Converted Children and the Lord's Table.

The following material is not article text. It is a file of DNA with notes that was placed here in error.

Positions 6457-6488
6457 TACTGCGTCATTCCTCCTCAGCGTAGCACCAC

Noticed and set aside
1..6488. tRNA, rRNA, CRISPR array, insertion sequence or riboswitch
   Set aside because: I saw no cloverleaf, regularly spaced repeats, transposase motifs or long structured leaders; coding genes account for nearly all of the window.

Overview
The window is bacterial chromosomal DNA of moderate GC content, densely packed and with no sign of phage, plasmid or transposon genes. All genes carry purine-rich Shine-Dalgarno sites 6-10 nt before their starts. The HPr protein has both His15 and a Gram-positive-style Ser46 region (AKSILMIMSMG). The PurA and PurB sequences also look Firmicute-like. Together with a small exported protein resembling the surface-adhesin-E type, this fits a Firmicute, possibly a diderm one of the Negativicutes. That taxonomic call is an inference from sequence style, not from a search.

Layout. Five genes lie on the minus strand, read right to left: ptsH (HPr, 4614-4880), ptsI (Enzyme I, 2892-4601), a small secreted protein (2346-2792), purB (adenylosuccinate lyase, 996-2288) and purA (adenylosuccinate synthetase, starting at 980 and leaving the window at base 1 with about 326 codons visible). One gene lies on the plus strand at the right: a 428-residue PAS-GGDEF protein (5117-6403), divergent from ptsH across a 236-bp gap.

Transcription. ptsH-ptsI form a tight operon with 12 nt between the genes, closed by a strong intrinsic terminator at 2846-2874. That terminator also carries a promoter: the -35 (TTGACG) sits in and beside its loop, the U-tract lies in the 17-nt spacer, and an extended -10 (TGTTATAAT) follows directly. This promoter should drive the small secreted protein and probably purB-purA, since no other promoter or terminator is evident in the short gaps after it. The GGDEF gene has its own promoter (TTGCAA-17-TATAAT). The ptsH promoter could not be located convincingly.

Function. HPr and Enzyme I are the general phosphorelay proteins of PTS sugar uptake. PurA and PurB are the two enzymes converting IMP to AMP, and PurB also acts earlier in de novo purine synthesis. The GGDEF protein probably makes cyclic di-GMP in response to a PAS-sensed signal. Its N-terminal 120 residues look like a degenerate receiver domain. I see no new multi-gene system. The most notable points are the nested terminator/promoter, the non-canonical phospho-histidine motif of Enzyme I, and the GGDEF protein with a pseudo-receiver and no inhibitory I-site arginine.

With regard to converted children, my conviction entirely agrees with that of some trusted brethren I have consulted. First, one should be quite clear as to the conversion of the child, because children are without hypocrisy; so sensitive are they, and subject to the influence of impressions, that they sincerely believe they feel all, and do indeed feel what is at work around them. But if they have been actually and apparently converted, we should by no means persuade them to break bread. Let that arise naturally in their hearts, and if they desire to do so, ascertain if they are capable - of course, as a child - of discerning and acknowledging in it the body of the Lord; not to drive them away, but that they may do it with spiritual insight and true faith and understanding. It is not to be expected of them that they should explain everything like theologians, but that they should understand it is with you a matter of faith from the heart, and realisation of the broken body. If they are actually in the care of believing parents, there is not so much danger. If they have much intercourse with the world, it is well to be assured of their firmness. One must remember that they have not yet been tempted and tested by the allurements of the world; and there lies the danger, supposing that they are really in Christ. It often happens, that what they have longed for while subject to influence exercised over them without feeling the check, becomes subsequently a hateful check and nothing else, and they abandon what later on perhaps they would have longed for. Hence the importance of that of which I have already spoken - that they should be in the company of Christian parents, by whom they may, as time goes on, be guarded and brought up before the Lord, that they may be cared for in a Christian way. Invariably, so soon as they are in active life, the world and lusts come in, besides the hope of a future in the world to tempt them. But if the work is deep, conscience secures their apprehension of the Lord's supper, especially if the parents are faithful, and the children are accustomed to care of every kind. Or if there is proved faithfulness in the child, then nothing hinders their breaking bread. It is by no means a question of right, but of that which is altogether best for those that according to the will of God are under the government of others. J. N. D.